Unpopular Advent 2018 – Day 10

Chaos Chaos – Chaos Chaos

Let’s get this straight from the start: I find it close to impossible to be objective about Chaos Chaos, for Chaos Chaos have emerged from the chrysalis of (pre)teen sensations Smoosh whose debut piece of 7” vinyl was released on my little Unpopular label far too many years ago to bear thinking about. Ditto that cover piece in Plan B that sparked our interest and I’m sure that Jerry will appreciate the Dexy’s nod to start this piece. Our jigsaw puzzles may have slightly different pieces but they all fit, right? Right.

Oddly then (or not), the one area where I can be objective about Chaos Chaos is in saying that I have no idea where they are at or are coming from. This is a compliment, reflecting the fact that for some years now I have been delighted to find myself in that place where Contemporary Youth Culture(s) are now completely and utterly beyond the scope of, if not my understanding, certainly my interest. And whilst my day job ostensibly keeps me in touch with whatever The Young People are consuming in reality it merely serves to highlight the chasm that has emerged. Certainly though there is something of the importance of gender/identity politics at play in Chaos Chaos (heck, it’s implicit in their very name isn’t it?) and if this plays out most obviously in ‘Pink Politics’ it is also hinted at in the cover photograph which will forever put me in mind of Lee Miller’s iconic shot of young women in fire masks during WW2, and there can be few more valid feminist touchstones than Miller (frustratingly, they have since replaced that cover with a colour shot which, whilst it may be more fitting for the record is a disappointment to any photography nerd). As we said, our jigsaw puzzles may have slightly different pieces but they all fit, right? Right. Yet it strikes me from listening to ‘Chaos Chaos’ and from glimpsing snapshots of Asya and Chloe’s Instagram lives that it is entirely possible that they themselves are inhabiting the fringes of their own contemporary culture, that they are searching for those corners where they feel most comfortable. Looking for where they fit, at least in part and at least for a while. Such is the curse/pleasure of Youth, after all.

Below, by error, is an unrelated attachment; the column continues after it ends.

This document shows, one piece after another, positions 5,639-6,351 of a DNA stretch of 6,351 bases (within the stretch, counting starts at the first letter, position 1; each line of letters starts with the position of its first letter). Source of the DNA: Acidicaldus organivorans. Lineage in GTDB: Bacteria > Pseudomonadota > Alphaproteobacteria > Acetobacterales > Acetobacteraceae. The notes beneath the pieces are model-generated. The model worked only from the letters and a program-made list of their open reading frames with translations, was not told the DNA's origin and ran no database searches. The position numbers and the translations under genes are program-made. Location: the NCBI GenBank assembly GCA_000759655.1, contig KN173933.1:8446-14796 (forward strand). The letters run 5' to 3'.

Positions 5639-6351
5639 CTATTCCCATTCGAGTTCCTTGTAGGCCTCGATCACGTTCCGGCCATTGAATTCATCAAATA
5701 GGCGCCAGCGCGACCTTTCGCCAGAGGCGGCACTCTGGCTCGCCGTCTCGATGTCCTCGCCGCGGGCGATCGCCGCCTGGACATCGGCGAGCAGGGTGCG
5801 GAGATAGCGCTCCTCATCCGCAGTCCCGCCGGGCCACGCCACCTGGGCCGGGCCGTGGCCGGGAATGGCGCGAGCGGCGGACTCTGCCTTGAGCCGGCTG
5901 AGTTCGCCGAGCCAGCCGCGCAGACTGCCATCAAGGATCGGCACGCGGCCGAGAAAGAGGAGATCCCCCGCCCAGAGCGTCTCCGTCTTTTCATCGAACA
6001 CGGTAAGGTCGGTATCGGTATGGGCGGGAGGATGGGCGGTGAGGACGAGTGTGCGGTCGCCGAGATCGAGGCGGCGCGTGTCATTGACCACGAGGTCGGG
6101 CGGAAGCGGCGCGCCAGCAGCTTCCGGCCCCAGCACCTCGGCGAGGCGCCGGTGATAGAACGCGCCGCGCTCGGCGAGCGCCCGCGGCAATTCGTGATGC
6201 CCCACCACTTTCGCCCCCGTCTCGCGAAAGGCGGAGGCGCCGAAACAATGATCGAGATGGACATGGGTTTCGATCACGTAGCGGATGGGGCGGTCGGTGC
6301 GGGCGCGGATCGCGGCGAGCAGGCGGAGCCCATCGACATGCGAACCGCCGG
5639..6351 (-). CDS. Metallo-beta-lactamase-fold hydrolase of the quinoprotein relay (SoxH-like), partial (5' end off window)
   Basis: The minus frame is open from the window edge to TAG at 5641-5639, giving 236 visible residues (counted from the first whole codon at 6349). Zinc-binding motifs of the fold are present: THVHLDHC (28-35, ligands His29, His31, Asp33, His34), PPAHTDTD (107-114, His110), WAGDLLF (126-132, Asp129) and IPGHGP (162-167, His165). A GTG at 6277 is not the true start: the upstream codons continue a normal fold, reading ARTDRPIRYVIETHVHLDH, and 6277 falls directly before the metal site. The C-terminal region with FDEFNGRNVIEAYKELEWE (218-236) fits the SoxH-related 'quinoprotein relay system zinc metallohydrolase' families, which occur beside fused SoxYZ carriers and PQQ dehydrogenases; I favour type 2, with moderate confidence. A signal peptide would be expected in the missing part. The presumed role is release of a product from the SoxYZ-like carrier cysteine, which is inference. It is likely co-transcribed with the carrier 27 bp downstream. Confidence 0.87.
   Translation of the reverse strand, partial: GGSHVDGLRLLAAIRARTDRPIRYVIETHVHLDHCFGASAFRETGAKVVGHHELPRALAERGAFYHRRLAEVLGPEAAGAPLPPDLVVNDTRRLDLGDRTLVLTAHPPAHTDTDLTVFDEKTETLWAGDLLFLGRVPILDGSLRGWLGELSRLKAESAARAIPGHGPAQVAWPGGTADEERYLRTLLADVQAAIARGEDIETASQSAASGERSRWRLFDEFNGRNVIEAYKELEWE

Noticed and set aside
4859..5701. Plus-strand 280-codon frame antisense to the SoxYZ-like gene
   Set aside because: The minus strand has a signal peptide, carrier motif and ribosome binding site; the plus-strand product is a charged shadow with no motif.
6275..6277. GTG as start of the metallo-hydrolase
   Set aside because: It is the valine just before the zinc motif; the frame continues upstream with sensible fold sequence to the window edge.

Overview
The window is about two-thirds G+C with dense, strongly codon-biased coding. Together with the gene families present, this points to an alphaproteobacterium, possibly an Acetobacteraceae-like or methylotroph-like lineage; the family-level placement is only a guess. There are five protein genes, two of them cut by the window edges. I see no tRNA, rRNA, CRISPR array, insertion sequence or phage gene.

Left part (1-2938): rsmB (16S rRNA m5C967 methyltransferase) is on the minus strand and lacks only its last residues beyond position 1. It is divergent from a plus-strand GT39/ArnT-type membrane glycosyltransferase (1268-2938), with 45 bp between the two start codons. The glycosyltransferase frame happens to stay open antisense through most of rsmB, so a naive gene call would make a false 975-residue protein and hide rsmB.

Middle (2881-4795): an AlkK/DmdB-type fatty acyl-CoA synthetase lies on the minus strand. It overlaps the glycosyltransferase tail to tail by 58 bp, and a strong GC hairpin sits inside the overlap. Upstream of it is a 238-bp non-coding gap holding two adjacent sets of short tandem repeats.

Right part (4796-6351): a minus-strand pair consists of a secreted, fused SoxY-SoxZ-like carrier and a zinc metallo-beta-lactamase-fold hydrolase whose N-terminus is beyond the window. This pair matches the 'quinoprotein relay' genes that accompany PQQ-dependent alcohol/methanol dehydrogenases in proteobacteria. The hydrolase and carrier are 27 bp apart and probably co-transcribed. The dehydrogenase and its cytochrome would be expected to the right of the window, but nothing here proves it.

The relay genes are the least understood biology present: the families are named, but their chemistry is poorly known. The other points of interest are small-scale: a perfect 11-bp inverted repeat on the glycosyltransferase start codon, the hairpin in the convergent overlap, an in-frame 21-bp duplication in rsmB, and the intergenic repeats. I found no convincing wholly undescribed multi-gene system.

‘Berlin’ certainly captures this sense of longing for belonging and the tension of enforced separation from the emotional connections we make to place, time and (almost incidentally) to people. I have listened to ‘Berlin’ many times this year and each time I cannot decide if this is a song that yearns for a return to a city of recent personal memory or if it is rather a song that sets its nostalgic sights on a mythic, mediated place and time (a Berlin of perhaps Isherwood, Lou Reed, Iggy and Bowie or any number of artists inhabiting any particular past). Sonically it feels like the later, in that it is the song on the album that perhaps most obviously and explicitly references a 1980s demi-monde of clashing and crashing synths desperately seeking redemption. It is by turns anxious, exuberant, hesitant, frustrated and euphoric. It is four minutes of darkness and light, of past, present and future. Chaos, Chaos. There is too a notion of division/separation, and if my reading of this is coloured by my own recent consumption of ‘The Spy Who Came In From The Cold’ and ‘Berlin 84’ then so be it. Yet there is certainly something of the ‘New Gold Dream’ about this ‘Berlin’ and that, again, is a compliment. Remember, our jigsaw puzzles may have slightly different pieces but they all fit, right? Right.

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